Investigation into Garda use of public data to be presented soon - Data Protection Commissioner
An audit into how the Gardai use public information is to be presented soon, according to the Data Protection Commissioner.
The lengthy and comprehensive audit, which is close to completion, will include information on Garda compliance with public information, how they use it and what constitutes best practice.
According to Data Protection Commissioner Billy Hawkes, Gardai have already taken action with recommendations provided. Speaking on Derek Mooney's RTE radio programme this afternoon, Mr Hawkes said his office often carries out these data audits.
Although the Office of the Data Protection Commissioner won't directly make the audit public, it's up to the Gardai whether it will be open to public viewing.
Mr Hawkes also defended his office's location in Portarlington after a recent Quartz article calling it an "unlikely place for what has grown to become one of the most important offices in global privacy".
He said the office's location doesn't matter, as most of his dealings are done through email and online communications. Speaking on RTE radio this afternoon, Mr Hawkes said his office, above a shop in Portarlington, co Laois, is a good location.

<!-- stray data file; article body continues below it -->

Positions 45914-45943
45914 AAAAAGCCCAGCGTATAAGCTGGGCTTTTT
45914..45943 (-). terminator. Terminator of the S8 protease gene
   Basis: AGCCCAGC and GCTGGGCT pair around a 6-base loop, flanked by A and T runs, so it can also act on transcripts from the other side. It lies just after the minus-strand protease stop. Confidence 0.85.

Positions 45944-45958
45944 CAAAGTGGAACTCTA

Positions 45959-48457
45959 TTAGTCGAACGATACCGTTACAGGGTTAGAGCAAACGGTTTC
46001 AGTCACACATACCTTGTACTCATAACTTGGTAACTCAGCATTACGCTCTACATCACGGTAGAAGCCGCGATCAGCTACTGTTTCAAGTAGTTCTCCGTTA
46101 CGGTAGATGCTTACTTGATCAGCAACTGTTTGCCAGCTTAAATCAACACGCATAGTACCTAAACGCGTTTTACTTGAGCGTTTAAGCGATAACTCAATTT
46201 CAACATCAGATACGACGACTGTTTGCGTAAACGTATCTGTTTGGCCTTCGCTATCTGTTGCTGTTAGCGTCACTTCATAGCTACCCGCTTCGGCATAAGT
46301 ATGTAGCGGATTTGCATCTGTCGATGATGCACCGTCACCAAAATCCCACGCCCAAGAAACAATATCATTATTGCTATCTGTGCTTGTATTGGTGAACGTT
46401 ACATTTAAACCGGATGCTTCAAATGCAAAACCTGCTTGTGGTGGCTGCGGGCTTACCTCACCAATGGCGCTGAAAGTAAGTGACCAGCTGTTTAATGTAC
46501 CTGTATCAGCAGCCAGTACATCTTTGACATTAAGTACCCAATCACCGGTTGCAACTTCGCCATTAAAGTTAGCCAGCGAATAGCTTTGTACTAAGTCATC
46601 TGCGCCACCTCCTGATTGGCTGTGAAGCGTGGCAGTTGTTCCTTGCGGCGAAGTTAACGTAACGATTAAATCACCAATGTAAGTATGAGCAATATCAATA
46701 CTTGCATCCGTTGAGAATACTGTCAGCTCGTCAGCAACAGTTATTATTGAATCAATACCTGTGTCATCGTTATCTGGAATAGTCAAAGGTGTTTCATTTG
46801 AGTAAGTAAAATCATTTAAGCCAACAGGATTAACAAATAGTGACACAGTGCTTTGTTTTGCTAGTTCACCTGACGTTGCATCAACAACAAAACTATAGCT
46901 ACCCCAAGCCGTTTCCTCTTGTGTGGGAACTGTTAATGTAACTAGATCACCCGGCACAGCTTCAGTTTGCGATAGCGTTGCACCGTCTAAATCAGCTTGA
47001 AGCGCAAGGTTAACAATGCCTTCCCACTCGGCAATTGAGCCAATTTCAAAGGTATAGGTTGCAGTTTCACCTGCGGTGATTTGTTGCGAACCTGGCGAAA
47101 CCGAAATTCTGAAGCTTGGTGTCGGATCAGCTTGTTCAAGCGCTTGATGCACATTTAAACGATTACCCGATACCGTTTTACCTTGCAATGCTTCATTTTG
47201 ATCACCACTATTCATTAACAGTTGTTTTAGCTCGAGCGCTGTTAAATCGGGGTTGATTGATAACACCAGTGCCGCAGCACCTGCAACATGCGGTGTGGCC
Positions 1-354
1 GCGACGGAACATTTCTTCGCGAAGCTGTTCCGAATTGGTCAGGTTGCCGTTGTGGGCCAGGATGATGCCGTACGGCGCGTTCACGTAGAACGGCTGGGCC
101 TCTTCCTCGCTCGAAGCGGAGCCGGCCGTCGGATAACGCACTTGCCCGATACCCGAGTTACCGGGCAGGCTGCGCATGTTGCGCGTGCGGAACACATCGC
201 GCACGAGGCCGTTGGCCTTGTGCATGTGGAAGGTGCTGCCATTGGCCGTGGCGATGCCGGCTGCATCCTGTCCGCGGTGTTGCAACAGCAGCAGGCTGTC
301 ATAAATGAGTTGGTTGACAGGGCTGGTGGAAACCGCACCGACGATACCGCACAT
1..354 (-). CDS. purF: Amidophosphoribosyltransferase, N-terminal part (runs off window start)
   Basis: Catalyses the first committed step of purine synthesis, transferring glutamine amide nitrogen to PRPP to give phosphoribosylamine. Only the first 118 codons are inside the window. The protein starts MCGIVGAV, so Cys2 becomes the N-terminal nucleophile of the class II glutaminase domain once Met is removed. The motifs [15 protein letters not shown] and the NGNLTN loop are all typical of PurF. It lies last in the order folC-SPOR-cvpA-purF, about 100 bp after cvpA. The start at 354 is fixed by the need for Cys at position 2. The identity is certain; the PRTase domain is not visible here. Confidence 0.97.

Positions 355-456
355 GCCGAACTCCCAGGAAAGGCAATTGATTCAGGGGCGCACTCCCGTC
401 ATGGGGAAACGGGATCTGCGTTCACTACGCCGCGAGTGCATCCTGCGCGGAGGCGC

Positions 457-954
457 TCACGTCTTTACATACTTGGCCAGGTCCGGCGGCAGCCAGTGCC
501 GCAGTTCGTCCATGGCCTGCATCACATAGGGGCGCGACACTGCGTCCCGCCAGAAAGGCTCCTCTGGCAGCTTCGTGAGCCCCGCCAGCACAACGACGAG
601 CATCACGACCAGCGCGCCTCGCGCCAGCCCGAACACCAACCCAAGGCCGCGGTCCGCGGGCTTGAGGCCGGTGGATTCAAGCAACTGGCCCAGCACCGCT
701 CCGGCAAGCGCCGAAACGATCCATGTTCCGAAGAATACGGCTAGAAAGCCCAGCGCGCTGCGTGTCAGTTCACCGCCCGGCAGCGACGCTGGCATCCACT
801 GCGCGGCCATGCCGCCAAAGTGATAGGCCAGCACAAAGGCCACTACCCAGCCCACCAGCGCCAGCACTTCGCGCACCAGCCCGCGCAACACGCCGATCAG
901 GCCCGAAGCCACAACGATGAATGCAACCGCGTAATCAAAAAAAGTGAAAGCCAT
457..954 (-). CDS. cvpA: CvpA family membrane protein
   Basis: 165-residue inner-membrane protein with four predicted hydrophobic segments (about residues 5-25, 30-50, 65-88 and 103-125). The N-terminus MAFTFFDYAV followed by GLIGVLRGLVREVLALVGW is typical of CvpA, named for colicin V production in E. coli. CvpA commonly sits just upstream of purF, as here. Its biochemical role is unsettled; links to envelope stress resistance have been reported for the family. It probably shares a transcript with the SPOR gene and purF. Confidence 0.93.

"We communicate electronically,so it doesn't matter where we are geographically. Where we're located is beside the point," he said.
"From Portarlington, we can get to any part of Ireland within around two hours."
He said the rural location also stops 'Dublin think', which some Government agencies have been accused of.
From his office, Mr Hawkes protects the data of around 1 billion people, as many large online companies, such as Facebook, Twitter and LinkedIn, are based in Ireland.
"We do have resources to deal with what's been thrown at us. There are 30 [employees] altogether. We are a lean and mean operation."
When asked if he was afraid, Mr Hawkes said no, as most young people have "cop on".
"There's an awful lot of basic cop-on about who to share information with. It's the older generation I'd be more concerned about," he said.
The office receives a lot of complaints about cold calls, CCTV footage and span. Mr Hawkes said people are entitled to ask for a copy of any public footage of them.
"We've had to deal with complaints where CCTV was used in classrooms and toilets. We have to say that's going too far," he said.